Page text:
But Hodges wrote that estimate “is infected with the impropriety of some law firms.”

The head of one of those firms disagrees.

“There are some of those cases that involve my firm,” said Peter Kraus, managing partner of Waters & Kraus in Dallas, Texas. “So I know for a fact from those cases that the judge’s description of what happened is simply not correct.”

To understand his argument, you need to know a little about how bankrupt companies compensate asbestos victims. After going bankrupt, the companies set up trusts to pay out claims. (That's what Garlock is in the process of doing now.)

But Kraus said filing a claim with that trust does not mean you're actually blaming the company that started it – even though that sounds counterintuitive.

“You simply submit claims pursuant to the rules,” he said. “If there's a trust set up and it allows your client to get money simply because he worked somewhere, that's not the same as evidence that he was exposed to that product. That's the heart of the dispute here.”

Kraus also said Garlock cherry-picked the 15 cases the judge wrote about. He said there's no way to know if they're representative of Garlock's hundreds of thousands of other settlements.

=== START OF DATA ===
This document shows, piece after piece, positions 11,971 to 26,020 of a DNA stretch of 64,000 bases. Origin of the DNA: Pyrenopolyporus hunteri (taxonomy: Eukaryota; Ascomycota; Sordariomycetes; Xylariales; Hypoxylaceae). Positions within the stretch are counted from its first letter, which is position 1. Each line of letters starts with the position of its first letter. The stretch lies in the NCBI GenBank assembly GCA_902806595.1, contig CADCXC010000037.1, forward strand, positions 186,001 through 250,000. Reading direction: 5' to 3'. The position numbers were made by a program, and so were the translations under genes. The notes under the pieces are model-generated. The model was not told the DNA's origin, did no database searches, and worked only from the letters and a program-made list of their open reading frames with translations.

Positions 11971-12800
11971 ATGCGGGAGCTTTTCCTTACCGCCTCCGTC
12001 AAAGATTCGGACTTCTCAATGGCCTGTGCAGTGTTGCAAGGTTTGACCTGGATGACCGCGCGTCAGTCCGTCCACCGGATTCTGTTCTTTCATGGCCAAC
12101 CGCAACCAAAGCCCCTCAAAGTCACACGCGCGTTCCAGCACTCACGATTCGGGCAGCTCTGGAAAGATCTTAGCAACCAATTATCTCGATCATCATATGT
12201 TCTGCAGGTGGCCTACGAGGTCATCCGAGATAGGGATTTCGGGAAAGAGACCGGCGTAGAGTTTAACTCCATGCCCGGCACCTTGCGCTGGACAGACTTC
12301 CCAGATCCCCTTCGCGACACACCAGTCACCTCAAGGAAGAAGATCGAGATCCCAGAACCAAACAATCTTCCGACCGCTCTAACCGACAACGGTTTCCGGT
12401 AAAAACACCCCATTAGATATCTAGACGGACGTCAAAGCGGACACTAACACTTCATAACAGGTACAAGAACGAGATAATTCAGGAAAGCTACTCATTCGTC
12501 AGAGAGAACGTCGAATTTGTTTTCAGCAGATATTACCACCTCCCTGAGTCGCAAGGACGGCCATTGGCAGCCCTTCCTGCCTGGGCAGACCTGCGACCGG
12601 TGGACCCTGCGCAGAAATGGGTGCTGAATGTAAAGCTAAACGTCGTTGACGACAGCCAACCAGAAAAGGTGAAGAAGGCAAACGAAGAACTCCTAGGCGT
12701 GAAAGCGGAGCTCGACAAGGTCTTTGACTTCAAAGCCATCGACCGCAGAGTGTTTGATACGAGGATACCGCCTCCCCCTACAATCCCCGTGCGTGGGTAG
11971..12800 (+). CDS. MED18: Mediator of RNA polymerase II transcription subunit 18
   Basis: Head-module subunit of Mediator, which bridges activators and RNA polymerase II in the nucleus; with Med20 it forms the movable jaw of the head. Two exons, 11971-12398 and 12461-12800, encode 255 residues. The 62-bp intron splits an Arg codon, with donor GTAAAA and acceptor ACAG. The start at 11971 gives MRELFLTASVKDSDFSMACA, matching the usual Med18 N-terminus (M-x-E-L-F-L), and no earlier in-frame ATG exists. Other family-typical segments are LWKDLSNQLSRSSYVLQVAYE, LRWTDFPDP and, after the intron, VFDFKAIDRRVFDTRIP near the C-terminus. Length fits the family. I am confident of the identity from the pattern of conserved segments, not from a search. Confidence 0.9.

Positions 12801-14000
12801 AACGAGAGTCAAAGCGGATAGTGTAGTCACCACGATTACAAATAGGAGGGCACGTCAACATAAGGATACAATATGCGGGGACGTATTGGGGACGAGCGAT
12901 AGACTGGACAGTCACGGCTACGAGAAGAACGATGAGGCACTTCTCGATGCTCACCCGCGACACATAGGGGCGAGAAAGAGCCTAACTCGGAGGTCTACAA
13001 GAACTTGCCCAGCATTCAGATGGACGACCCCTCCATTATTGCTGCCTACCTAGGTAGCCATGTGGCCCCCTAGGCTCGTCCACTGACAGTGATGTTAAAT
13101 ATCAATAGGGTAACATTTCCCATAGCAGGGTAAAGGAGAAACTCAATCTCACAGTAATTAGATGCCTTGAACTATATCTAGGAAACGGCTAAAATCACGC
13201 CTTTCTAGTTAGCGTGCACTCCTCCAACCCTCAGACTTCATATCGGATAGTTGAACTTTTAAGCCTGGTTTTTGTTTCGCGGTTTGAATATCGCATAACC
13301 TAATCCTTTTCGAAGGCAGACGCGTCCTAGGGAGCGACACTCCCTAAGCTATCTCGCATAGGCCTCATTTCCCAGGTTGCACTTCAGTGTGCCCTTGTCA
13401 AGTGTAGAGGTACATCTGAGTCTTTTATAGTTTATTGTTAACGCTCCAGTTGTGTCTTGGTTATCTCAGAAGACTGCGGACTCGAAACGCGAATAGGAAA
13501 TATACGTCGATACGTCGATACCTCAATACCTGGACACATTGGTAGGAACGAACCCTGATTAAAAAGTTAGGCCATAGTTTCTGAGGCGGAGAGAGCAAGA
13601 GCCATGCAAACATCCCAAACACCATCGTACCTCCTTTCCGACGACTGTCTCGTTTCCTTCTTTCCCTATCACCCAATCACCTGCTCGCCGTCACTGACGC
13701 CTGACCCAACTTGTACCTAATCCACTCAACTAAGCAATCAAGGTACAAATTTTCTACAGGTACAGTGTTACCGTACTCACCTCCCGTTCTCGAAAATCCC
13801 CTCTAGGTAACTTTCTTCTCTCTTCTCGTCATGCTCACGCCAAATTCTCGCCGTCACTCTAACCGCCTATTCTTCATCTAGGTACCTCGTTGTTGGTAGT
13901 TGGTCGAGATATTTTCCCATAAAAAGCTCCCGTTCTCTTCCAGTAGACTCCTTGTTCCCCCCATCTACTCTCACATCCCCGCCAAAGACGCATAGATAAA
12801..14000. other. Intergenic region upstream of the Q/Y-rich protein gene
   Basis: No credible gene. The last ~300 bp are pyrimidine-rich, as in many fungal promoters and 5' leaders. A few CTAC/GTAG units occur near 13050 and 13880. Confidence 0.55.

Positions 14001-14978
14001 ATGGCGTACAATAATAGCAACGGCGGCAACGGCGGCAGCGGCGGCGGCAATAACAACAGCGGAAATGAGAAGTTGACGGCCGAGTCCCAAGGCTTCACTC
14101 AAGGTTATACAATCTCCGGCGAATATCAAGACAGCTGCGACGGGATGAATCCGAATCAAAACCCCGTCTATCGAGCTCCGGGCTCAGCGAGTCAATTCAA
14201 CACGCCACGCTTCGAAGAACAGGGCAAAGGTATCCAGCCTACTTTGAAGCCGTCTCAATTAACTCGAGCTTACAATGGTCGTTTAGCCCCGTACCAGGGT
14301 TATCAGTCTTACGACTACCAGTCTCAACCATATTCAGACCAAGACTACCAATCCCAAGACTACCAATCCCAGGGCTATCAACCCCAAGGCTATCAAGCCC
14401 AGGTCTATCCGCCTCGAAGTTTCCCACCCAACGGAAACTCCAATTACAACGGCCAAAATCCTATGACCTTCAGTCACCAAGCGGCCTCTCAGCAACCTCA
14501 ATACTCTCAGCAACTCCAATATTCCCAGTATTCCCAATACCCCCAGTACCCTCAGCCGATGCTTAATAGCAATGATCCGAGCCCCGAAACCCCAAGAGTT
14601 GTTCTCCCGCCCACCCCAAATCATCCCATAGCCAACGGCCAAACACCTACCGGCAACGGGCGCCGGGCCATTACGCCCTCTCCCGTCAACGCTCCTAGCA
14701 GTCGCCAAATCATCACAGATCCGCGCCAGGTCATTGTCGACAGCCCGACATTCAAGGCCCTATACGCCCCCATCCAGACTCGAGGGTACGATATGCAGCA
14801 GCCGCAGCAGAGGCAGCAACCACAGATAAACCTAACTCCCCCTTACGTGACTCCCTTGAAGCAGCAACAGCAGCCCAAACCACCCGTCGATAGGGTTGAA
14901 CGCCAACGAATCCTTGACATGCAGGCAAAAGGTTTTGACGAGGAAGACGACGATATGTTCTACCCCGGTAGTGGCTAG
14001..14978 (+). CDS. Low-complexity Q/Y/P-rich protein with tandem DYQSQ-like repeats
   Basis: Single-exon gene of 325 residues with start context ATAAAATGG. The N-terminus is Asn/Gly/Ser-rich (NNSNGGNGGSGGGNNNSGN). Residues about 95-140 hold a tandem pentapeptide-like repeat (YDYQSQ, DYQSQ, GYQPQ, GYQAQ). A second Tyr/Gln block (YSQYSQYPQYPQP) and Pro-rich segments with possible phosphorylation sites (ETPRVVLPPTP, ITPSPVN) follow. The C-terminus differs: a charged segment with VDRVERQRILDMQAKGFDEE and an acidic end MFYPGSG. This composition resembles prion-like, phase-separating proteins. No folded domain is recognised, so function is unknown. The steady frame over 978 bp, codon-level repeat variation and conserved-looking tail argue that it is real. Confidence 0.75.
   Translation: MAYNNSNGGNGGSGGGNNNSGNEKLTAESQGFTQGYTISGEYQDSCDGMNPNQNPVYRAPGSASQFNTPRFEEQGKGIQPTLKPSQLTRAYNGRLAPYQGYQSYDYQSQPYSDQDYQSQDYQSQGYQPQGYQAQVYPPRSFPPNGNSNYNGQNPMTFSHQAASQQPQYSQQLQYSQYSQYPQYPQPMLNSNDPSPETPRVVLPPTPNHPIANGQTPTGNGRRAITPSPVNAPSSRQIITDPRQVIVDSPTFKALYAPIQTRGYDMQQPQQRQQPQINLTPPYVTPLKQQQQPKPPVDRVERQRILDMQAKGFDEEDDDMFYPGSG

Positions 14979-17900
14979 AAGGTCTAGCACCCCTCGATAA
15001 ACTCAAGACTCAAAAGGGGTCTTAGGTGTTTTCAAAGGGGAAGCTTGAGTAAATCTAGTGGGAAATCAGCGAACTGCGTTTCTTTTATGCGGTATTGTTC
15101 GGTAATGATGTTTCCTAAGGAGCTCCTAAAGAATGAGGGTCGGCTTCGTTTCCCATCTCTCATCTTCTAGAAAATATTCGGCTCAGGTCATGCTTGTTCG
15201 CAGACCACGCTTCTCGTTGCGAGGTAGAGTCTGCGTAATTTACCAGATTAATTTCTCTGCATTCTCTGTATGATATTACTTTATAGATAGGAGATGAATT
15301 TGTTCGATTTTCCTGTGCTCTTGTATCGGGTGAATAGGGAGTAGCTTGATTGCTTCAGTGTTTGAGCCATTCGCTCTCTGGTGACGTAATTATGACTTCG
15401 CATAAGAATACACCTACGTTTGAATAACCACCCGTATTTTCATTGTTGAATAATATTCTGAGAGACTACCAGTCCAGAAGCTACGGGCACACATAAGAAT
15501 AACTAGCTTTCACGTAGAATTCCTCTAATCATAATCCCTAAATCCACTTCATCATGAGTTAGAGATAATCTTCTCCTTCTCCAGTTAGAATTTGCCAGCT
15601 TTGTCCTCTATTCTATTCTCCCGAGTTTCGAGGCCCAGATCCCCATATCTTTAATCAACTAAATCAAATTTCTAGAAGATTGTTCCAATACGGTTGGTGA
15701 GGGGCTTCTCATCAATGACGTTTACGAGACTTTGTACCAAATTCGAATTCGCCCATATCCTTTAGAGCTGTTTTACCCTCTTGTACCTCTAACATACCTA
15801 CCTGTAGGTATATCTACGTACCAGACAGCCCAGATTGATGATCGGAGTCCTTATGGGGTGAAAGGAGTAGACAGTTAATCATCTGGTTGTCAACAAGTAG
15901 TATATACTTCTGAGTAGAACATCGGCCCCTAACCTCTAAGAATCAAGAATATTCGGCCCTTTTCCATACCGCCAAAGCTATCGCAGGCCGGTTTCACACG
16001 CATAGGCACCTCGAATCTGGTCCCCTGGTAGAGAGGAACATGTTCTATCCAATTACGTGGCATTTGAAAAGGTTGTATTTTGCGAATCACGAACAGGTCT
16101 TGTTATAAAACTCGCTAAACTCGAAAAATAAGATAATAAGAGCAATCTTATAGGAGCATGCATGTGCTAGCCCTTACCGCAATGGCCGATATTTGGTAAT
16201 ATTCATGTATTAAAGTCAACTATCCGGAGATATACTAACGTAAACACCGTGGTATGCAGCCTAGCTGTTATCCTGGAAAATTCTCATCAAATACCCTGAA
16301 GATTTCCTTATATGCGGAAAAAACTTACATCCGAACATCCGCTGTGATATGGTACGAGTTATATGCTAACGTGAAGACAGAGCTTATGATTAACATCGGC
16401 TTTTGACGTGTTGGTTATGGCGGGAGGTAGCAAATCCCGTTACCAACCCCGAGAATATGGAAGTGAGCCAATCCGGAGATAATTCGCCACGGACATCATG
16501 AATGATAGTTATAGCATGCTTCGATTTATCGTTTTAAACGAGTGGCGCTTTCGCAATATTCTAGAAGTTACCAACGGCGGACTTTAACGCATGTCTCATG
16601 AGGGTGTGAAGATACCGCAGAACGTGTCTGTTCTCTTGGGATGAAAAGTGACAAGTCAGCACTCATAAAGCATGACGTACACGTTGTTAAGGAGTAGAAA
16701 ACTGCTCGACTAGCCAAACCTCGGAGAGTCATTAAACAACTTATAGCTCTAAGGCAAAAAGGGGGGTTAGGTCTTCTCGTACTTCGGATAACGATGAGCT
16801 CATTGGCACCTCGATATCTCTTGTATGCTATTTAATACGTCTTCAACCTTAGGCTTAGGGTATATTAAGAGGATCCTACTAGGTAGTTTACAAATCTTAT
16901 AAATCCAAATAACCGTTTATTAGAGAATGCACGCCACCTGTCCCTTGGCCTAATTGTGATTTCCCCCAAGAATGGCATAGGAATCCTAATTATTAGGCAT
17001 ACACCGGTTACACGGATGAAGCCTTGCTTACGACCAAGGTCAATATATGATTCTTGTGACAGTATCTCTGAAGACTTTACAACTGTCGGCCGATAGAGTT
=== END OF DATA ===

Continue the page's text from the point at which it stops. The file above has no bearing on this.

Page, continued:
That argument reminds folks at the U.S. Chamber of Commerce of this scene from The Naked Gun.

Here's Harold Kim, executive vice president of the Chamber's Institute for Legal Reform.

“When you start building the case, when you start seeing more and  more of these instances, you have to really question whether this is an outlier or not,” he said.

Judges in Delaware, Ohio and Virginia have also noted outright lying. And Kim said there would be more examples if the trust system was more transparent.  

The chamber is lobbying for a bill that would add transparency. It passed the House but stalled in the Senate.

A lawyer involved with the trusts named Elihu Inselbuch testified before Congress against that bill. He said the fact that judges are catching abuse shows the current system works. And he tore into the companies that used to make asbestos products.

“This is an industry that not only hid the facts of asbestos exposure but positively concealed it for 40 years, so that we now have hundreds of thousands of people dying from exposure to asbestos," he testified. "And they want to talk about trust transparency?"

In fact, about 2,600 people die from mesothelioma every year, according to the Centers for Disease Control and Prevention. People will keep dying from it over the next few decades because of how long it can take to develop after asbestos exposure.

And though Judge Hodges reduced Garlock's liability by about $1 billion, he still estimated that Garlock owes victims about $125 million. The victims' lawyers will likely challenge that estimate.

In the meantime, Garlock is filing its own lawsuits. The company has filed suits against six law firms for the types of practices it uncovered in its bankruptcy case.